Happy Easter! Yes it is still Easter. The farther away from Easter Sunday we get the more important it is to remind ourselves that the Church is still celebrating Easter. In fact the Resurrection is so central to Christianity that every Sunday, all year long, is a celebration of Easter. The Easter Season continues this week with the Fourth Sunday of Easter. This week the readings ask us to consider several questions. Do I hear and recognize the voice of the Good Shepherd? How well do I reflect the attitude of Christ when things don’t go my way? Do I treasure the Gift of the Holy Spirit that was given to me at Baptism or do I ignore and forget it in my daily life?
First Reading: Acts of the Apostles 4: 8-12
8 Then Peter, filled with the holy Spirit, answered them, “Leaders of the people and elders: 9 If we are being examined today about a good deed done to a cripple, namely, by what means he was saved, 10 then all of you and all the people of Israel should know that it was in the name of Jesus Christ the Nazorean whom you crucified, whom God raised from the dead; in his name this man stands before you healed. 11 He is ‘the stone rejected by you, the builders, which has become the cornerstone.’ 12 There is no salvation through anyone else, nor is there any other name under heaven given to the human race by which we are to be saved.”
NOTES on First Reading:
* 4:8-12 This is Peter’s first discourse before the Sanhedrin and, like the second (5:29-32), it is an apologia rather than a sermon but it tends to follow the same schema as the apostolic mission sermons to the Jews. Because of the context, in verse 12 there is a replacement of the usual call for repentance with a declaration of the saving power of Jesus.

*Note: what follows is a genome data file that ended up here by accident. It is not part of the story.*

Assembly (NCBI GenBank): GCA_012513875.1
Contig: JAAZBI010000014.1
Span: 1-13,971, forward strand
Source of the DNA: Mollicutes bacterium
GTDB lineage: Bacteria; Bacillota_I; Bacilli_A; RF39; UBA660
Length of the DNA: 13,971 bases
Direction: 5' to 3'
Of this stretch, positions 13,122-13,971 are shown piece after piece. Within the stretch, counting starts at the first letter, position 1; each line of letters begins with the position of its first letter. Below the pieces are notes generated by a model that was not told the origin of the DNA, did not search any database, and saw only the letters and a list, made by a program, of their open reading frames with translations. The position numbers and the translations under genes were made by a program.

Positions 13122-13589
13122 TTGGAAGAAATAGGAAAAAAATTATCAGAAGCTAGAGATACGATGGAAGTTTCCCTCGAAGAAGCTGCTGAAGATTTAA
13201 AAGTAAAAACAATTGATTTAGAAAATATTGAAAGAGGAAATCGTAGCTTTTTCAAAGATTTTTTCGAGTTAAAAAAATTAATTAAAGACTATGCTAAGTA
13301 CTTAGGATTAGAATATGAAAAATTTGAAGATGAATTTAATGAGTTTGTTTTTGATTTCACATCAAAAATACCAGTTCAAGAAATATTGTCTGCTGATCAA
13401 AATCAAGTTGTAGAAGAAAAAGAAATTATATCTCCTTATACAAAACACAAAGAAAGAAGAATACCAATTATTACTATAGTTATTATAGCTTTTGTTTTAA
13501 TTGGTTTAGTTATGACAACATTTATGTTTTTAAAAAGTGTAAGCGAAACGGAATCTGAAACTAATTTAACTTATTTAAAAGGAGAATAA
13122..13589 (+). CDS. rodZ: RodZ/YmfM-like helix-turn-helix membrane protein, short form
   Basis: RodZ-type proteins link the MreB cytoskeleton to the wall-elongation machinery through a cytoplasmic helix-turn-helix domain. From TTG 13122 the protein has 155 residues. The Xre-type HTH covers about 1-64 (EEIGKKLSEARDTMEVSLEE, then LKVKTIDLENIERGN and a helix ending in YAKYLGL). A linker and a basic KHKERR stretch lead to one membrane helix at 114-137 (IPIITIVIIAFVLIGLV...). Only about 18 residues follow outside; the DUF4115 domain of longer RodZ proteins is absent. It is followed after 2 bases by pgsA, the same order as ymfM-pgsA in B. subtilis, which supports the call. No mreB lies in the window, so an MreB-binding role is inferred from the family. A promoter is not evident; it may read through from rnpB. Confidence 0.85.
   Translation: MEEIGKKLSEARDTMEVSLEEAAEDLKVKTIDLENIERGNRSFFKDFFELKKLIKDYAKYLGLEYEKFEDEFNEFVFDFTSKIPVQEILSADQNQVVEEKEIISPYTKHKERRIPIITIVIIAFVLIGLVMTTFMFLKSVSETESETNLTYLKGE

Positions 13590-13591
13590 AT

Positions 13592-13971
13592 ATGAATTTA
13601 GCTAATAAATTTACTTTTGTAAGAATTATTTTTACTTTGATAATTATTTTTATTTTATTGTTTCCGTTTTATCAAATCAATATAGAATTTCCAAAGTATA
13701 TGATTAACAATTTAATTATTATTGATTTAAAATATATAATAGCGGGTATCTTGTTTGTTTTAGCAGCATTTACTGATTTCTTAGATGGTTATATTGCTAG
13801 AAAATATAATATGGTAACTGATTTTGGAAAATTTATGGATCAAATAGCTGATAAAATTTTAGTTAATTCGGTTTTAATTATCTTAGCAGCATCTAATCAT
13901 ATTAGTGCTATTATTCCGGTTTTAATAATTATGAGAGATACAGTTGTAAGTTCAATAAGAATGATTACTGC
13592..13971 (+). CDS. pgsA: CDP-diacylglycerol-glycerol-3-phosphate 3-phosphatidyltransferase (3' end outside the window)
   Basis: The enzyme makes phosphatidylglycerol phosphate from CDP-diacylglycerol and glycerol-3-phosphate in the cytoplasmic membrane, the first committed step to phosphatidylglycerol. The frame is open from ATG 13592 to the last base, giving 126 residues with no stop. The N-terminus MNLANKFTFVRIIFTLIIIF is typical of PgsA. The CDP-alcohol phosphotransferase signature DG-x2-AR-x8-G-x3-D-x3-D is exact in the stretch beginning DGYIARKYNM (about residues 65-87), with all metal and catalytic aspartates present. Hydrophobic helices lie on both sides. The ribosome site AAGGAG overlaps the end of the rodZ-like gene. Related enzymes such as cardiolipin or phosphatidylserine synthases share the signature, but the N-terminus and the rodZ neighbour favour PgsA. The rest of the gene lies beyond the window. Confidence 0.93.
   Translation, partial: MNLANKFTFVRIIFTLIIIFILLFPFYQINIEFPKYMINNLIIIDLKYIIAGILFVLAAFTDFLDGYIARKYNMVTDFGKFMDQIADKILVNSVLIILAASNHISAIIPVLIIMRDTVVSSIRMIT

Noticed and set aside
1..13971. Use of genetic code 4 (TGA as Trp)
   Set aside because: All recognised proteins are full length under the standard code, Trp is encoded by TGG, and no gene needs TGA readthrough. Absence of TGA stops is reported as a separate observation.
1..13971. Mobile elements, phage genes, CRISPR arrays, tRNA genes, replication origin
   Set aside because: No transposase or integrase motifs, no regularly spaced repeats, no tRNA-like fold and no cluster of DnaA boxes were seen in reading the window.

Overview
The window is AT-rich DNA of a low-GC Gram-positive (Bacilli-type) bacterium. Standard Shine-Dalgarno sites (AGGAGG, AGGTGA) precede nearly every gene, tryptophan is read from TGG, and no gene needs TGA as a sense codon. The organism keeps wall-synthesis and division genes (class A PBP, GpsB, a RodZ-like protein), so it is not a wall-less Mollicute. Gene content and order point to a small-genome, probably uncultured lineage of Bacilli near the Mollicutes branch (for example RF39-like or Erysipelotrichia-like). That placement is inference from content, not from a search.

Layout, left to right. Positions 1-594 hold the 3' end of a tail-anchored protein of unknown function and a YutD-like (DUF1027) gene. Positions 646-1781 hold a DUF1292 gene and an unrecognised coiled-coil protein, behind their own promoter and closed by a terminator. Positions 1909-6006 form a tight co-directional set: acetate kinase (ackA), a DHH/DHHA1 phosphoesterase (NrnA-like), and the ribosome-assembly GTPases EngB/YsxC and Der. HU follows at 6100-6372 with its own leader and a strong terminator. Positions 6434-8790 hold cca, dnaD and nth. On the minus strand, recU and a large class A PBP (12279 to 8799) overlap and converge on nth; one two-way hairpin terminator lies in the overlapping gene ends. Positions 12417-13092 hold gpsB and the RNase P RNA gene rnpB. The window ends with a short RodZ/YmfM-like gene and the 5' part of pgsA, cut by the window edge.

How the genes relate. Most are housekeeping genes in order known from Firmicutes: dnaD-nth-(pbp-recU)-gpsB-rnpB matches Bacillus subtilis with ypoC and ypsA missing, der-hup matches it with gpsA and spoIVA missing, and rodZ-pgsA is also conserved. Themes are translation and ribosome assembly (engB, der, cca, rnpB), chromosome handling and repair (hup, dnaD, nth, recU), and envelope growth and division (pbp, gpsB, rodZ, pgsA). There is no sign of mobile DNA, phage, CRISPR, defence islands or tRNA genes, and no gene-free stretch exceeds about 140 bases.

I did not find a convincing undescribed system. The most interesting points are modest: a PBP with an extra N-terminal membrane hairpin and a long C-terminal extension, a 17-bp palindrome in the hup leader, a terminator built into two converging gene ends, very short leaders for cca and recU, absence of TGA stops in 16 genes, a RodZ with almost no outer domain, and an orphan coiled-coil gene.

The speech is a concise answer to the question asked by the interrogators in verse 7.
* 4:8 The first words of the verse remind the reader of the promise of the Spirit’s teaching.
* 4:10 The last two clauses of this verse are a condensed restatement of 3:12-15. It is the tersest formulation of the Christological kerygma found in the apostolic sermons to the Jews.
* 4:11 The early Christians applied this quote from Psalm 118:22 to Jesus. See also Mark 12:10; and 1 Peter 2:7.
* 4:12 In the Roman world of the first century, salvation was often attributed to the emperor who was hailed as “savior” and “god.” Peter’s words deny that deliverance comes through anyone other than Jesus.
Second Reading: 1 John 3: 1-2
1 See what love the Father has bestowed on us that we may be called the children of God. Yet so we are. The reason the world does not know us is that it did not know him. 2 Beloved, we are God’s children now; what we shall be has not yet been revealed. We do know that when it is revealed we shall be like him, for we shall see him as he is.
NOTES on Second Reading:
* 3:1-3 Jesus Himself is the greatest sign of God’s love because He is the Son of God given for us that has made Christians true children of God. Although this relationship is already a reality, it will not be fully manifest until the life to come. True knowledge of God will ultimately be gained but Christians prepare themselves now by virtuous lives in imitation of the Son.